So you think you can orbit?

Pluto & Charon do the perpendicular binary hip-hop

Pluto & Charon do the perpendicular binary hip-hop

Pluto and Charon dance it off in the intergalactic smash hit “So you think you can orbit?”  Can their perpendicular orbit help them win it all?

Listen here [2:02m]:

Download here [1.9 Mb]: ftp://space.mit.edu/pub/ajb/radiopio/astrofacts_090813_soyouthinkyoucanorbit.mp3

What’s the facts:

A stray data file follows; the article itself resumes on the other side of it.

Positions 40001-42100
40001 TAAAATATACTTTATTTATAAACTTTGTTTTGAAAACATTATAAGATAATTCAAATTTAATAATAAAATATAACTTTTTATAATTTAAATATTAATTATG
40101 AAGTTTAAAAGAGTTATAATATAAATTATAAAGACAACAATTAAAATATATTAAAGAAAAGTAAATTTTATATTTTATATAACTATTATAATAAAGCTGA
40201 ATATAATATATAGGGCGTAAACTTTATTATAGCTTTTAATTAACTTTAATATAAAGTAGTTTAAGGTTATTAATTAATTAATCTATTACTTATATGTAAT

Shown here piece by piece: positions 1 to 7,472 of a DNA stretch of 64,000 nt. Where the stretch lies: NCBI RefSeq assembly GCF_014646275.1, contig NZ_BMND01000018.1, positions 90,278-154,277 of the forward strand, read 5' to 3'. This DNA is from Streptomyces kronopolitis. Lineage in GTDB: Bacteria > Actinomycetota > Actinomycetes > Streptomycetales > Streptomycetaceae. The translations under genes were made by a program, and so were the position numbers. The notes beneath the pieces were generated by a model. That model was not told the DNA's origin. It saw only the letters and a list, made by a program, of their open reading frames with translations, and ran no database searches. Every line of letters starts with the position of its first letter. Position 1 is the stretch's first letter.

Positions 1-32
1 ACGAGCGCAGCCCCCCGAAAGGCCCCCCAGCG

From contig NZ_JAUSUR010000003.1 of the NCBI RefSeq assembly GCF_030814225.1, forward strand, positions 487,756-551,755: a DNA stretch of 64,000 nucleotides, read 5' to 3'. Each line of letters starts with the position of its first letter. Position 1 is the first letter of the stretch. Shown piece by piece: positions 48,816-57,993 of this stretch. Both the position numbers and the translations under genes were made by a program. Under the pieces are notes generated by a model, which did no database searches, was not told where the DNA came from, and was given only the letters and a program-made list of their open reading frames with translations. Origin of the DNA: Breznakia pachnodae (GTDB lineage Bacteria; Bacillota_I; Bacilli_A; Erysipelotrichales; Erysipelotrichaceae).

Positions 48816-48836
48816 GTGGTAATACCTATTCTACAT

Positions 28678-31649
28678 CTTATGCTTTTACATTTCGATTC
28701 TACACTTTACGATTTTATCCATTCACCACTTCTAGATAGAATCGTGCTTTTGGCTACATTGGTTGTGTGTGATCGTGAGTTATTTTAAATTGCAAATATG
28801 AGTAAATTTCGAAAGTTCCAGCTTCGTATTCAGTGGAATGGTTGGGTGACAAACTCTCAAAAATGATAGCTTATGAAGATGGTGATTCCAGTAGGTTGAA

Pluto, the second-largest known dwarf planet in the Solar System (after Eris), and its largest moon, Charon, are sometimes treated as a binary system, because the center of their orbit does not lie within either body (Charon is about half as big and 1/7th as massive as Pluto).   Indeed, before its re-classification, Pluto and Charon were the closest thing to a double planet known.  The orbit of Pluto and Charon is also special in that it is nearly perpendicular to the plane of their mutual orbit around the Sun, like a record rolling on its side (Uranus and its moons are tilted over in a similar way).  As such, the Pluto-Charon orbit can be seen either face-on – like a clock – or edge-on – like a thrown frisbee – during its 248-year trek around the Sun. Between 1985 and 1990 the orbit was aligned edge-on so that the two bodies repeatedly passed in front of each other, or eclipsed.  These eclipses allowed astronomers to measure both the sizes of Pluto and Charon as well as make a rough map of Pluto’s surface features.  Finally, Pluto and Charon are the only planet-moon pair whose orbit and rotations are mutual synchronized; that is, they both face the same face to each other all the time. This makes Pluto and Charon excellent partners as the dance their way through space!